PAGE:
Scaled-down Olympics receives JOA support
President of the Jamaica Olympic Association (JOA), Christopher Samuda, is in full support of a scaled-down version of the Olympic Games once the coronavirus crisis is not brought under control ahead of next year’s Tokyo instalment.
The 2020 Olympic Games was scheduled to take place in Japan this summer, but the current coronavirus pandemic has forced the postponement of the Games to 2021.
As a result, the Japanese officials are contemplating reducing the Games, with fewer spectators allowed and quarantine requirements for athletes and officials.
“If the circumstances dictate that we should have a scaled-down version of the Games in the interest of safety, health and welfare of the athletes, then the JOA must support that or stand responsibly,” Samuda told The Gleaner.
“The governing consideration must be the health of our athletes, and if there is any risk to that, we must support any measure that will safeguard the welfare of our athletes,” he added.
“We all have to live in the new dispensation, which will be a scaled-down Games. The numbers will have to be crunched quite sensibly in order to have the best Games, without destroying it. So the safety and welfare must be governed by (the Japanese) government, and those considerations must be applied without killing the spirit of the Games,” Samuda said.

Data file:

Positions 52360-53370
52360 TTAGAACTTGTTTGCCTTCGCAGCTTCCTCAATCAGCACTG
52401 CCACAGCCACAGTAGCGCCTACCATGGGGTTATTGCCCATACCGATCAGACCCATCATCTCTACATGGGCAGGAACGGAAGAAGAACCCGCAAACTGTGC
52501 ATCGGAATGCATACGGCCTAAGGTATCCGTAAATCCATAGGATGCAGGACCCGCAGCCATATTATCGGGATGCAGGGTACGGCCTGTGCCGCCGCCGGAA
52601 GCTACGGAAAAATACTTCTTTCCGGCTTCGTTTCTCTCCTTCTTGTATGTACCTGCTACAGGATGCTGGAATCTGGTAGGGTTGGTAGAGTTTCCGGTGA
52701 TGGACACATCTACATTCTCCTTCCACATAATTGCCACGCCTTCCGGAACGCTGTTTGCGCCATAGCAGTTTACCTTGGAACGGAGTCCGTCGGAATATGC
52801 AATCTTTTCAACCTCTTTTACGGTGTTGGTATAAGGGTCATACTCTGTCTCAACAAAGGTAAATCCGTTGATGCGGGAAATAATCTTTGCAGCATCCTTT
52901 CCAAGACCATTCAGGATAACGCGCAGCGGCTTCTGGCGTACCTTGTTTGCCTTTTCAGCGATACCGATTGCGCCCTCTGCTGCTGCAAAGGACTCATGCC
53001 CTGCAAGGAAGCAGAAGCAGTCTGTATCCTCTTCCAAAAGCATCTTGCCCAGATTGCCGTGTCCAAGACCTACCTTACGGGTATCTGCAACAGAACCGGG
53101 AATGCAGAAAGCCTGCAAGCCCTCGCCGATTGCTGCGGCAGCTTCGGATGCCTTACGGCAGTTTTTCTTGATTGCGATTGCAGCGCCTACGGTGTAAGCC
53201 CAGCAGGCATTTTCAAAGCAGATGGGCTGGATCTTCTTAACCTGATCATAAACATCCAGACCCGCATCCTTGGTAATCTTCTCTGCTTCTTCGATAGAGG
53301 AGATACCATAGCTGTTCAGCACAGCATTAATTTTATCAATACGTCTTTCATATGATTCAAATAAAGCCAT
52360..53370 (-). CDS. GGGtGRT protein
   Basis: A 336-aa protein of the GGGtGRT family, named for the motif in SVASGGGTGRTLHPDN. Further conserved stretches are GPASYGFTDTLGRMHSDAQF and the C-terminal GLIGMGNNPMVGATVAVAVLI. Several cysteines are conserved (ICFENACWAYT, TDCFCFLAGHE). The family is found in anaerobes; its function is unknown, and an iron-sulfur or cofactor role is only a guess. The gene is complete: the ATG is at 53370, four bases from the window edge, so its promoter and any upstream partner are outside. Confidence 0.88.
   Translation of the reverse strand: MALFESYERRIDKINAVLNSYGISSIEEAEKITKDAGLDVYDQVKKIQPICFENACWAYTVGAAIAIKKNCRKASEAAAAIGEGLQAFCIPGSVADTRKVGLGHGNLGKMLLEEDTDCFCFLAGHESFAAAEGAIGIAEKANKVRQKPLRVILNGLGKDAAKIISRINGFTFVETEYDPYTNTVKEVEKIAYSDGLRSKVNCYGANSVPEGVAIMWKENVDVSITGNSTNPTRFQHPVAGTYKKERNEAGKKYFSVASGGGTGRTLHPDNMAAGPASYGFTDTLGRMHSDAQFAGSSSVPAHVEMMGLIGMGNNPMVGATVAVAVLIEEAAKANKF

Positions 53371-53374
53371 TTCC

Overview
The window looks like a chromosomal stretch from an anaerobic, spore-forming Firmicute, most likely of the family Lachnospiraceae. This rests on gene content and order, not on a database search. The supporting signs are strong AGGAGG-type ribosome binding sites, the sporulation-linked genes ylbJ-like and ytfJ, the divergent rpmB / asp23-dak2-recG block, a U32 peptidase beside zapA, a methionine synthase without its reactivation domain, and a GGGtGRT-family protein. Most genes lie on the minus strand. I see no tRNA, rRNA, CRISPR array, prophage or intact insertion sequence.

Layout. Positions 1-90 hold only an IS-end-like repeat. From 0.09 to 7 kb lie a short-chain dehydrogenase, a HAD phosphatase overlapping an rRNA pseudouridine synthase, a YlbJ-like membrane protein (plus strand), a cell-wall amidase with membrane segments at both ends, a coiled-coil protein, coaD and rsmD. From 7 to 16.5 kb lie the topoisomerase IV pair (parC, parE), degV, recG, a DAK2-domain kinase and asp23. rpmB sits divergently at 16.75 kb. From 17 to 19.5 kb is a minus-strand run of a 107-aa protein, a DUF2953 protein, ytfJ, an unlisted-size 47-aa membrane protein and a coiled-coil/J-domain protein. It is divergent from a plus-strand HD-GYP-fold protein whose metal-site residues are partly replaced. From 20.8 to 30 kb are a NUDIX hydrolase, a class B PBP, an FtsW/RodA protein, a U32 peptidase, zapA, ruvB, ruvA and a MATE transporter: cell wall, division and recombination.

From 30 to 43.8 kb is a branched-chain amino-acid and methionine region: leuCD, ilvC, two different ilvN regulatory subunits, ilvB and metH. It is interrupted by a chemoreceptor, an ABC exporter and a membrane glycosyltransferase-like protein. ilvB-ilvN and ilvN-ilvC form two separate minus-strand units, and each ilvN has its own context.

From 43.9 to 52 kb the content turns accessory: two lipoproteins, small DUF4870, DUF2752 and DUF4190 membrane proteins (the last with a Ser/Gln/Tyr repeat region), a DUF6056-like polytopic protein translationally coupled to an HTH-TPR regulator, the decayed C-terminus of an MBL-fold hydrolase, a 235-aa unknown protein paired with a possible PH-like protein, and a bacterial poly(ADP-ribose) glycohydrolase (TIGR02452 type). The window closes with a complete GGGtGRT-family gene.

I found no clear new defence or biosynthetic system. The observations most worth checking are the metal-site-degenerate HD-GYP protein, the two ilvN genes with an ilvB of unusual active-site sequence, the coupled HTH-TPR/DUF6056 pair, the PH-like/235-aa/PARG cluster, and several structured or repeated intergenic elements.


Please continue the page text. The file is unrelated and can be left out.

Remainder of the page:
He says a scaled-down Games would also mean that the gloss around the Olympics would be lost.
“This will no doubt affect the ethos of the Games, fan-based support and, certainly, revenue generation. The Games will not be the grand spectacle that we have grown accustomed to.
“But we just have to rework the programme in the new paradigm. The International Olympic Committee (IOC), the National Olympic Committees, the media; all have a role to play in preserving for our youth and next generation of athletes this opportunity, which the Olympic Games allow them to excel and be the finest version of themselves,” Samuda added.
Some experts have estimated that the Games could overrun its original budget by up to US$6 billion, but Samuda believes the IOC has the financial muscle to cushion such a financial fallout.
“The IOC indicated that there are consequential losses, but I would imagine there are sufficient (financial) reserves that will perhaps cushion it,” Samuda stated. “But they are going to have to become very creative going forward in ensuring that there is revenue generation in order to fill that gap, but I am sure they will work out the method where that is concerned.
“We are going to have to curtail our own organisation at the Games to ensure we comply with the regulations and protocols. A scaled-down Games would affect numbers, so we would make adjustment. But if you don’t have a large contingent, then you are not going to have to spend as you normally do, so it won’t adversely affect us. But even if we have to cut back the expense, it will not be as great as in the past,” Samuda said.